Jacqueline Monahan's Movie Reviews
- Category: Jacqueline Monahan
- Published on 23 November 2008
- Written by Jacqueline Monahan
The Game Plan
Las Vegas Round The Clock - http://www.lasvegasroundtheclock.com
Jacqueline Monahan is an English tutor for the GEAR UP program at UNLV.
She is also a consultant for Columbia College Chicago in Adjunct Faculty Affairs
The theme of a child being thrust on an absolutely unprepared and incompetent (or closed-off) adult goes way back, probably pre-dating the classic, Heidi. There’s Baby Boom, Big Daddy, A Simple Twist of Fate, and more recently, No Reservations, and I’m probably omitting dozens more. The Game Plan is the latest in a long line of heartwarming family films to tackle this premise. Because it’s from Disney, there are certain givens that you can expect: no profanity, no nudity, but double portions of cuteness blended with predictable outcomes and resolutions.
As if you can’t see what’s coming for miles and miles, self-involved pro-football quarterback Joe Kingman (Dwayne “The Rock” Johnson) answers the door one day in a way you’ve seen done countless times before: expecting an adult, he only scans the horizon at his eye level, completely missing the 8-year-old right in front of him; clever – and absolutely ancient sight gag. Don’t worry, there’ll be lots more.
Here’s how much Joe loves Joe. He has a wall-sized picture of his smiling face across one wall of his high-tech condo. He’s got original Elvis paraphernalia in display cases (gold records, a red jumpsuit). He’s fond of saying how much things cost in his house. That bed is $10,000, that couch is $40,000. He is used to asking any crowd, “Who do you love?” and having them scream “You, Joe!”
Joe has a white bulldog named Spike, drinks health shakes featuring blended tuna and raw eggs, and is the star quarterback for the fictional Boston Rebels. His jersey number? One, of course. His motto? Never say no.
His taste in women is as shallow as his wealthy bachelor lifestyle. Foreign, stick-thin models and adoring party girls litter his shindigs like used wrapping paper. He’s also a selfish player, hogging the glory on the field instead of giving his teammates a chance to score.
Then Peyton, (Madison Pettis) with her pink ballerina bags and Bedazzler (a device which affixes rhinestones and metal studs on absolutely every surface) moves in for a month, while mom aids humanitarian efforts in Africa. Joe knows nothing about Peyton, having divorced mom Sara before even she knew she was pregnant.
Can you see the crowded horizon? Will there be food issues, messy kid issues, fish out of water issues? Does Joe forget he has a kid? Will Peyton win everyone over, even the team grouch? Awkward and embarrassing situations abound. A ditzy nanny chosen for her looks is quickly dismissed. Peyton can be a screw-up kid or a pint-sized professor according to plot contrivance. She’s named after 1966 Nobel Prize in Medicine recipient Peyton Rous, after all.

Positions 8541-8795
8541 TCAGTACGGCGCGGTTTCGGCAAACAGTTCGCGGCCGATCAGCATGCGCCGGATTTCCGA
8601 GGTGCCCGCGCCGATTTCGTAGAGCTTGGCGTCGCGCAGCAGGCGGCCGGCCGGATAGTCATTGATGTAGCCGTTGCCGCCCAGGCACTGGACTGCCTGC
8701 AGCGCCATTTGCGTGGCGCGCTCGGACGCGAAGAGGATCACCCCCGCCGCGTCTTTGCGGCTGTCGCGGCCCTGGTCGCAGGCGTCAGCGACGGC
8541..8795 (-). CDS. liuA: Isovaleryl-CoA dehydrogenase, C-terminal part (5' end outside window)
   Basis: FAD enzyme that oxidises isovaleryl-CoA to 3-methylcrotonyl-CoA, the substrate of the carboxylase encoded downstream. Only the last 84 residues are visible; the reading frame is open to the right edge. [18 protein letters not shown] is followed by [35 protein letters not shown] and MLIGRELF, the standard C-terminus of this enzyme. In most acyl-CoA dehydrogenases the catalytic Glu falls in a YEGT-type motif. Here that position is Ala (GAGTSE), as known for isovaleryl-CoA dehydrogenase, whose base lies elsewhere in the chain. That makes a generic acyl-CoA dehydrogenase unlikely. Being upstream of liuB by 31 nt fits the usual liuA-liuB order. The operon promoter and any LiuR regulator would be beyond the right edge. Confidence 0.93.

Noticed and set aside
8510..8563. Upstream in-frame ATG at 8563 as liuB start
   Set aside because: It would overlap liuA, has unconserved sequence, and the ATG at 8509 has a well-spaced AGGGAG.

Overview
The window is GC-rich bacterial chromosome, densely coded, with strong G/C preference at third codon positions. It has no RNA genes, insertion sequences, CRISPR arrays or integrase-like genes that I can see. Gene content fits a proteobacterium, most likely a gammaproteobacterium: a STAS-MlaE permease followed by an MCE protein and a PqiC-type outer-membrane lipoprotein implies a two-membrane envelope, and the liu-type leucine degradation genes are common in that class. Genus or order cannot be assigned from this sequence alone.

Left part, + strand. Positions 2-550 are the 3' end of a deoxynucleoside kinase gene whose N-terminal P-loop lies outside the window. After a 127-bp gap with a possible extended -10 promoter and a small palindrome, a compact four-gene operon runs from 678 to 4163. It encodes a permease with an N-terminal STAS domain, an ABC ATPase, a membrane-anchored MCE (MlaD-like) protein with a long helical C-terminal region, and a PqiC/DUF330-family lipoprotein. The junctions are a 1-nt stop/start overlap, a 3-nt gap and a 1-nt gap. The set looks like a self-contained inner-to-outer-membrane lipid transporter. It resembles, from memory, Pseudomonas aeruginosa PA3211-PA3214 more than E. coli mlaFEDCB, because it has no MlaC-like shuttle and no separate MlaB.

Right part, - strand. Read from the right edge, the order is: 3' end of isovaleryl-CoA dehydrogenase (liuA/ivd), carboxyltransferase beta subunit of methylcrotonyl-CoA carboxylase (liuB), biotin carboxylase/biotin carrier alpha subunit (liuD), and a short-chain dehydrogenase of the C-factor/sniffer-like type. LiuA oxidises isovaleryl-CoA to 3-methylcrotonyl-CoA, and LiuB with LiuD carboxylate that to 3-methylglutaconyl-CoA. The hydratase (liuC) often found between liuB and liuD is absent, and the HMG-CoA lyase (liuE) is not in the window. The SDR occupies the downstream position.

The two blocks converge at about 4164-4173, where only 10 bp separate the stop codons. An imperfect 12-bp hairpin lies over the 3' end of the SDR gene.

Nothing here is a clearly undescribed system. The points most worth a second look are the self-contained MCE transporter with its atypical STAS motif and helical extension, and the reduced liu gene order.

Joe’s uber agent Stella (Kyra Sedgwick) is sharky and conniving, but is a guilty pleasure to cheer on for her lovely greed and single-mindedness when it comes to promotional opportunities and public relations damage control for her client.
Ballet school owner/instructor Monique Vasquez (Roselyn Sanchez) provides a moral backbone and conscience for Joe. Her plot line is the weakest in the film, but serves to illustrate that Joe can be rehabilitated into a responsible father. Another story line has the Boston Rebels contending for the championship. Joe’s teammates fill parts of the film with good-natured camaraderie and a handy cheering section when needed. They are overgrown kids themselves.
Some elements work: The film does not ram a romantic interest down our throats, nor does it force a nuclear family scenario. There are some poetic images, thanks to slow motion photography during one montage. Joe’s trophy room becomes Peyton’s bedroom, a big concession for the once conceited sports hero. He serenades his daughter with a signed Presley acoustic guitar.
Peyton’s got a secret, and it comes out after she and Joe have bonded. Custody issues come up, and there’s a health scare. Just keep repeating, “There’s no place like Disney,” and you’ll do just fine.
The Rock is the star here. Charismatic, multi-talented and truly likeable, he is at home in comedy; he’s got the timing, the smile, and shows range (he sings, too!) He’s the draw in this film.
Kyra Sedgwick (Warhol pal Edie’s cousin, it’s true) is deliciously greedy in her small but potent role as Joe’s agent. It’s refreshing to transplant known personalities into opposite temperaments and see how they fare. Kyra excels and revels in Stella’s hunger for green.
Madison Pettis is regulation cute, but not at all irritating or grating. She does not upstage The Rock, but matches his screen presence. There’s real chemistry between these two.
Roselyn Sanchez is a pleasure to behold onscreen and is a great foil for The Rock’s clueless Joe.
Director Andy Fickman (She’s the Man) is good at capturing shots of the charismatic Rock. There’s a surprising montage to ELO’s Mr. Blue Sky that was impressive and came out of nowhere.
Sports announcers Marv Albert and Boomer Esiason appear in small cameos as themselves as well.
The Game Plan here is to sit back and let the cuteness take over. Check your logic at the door and have a good time with The Rock & Co.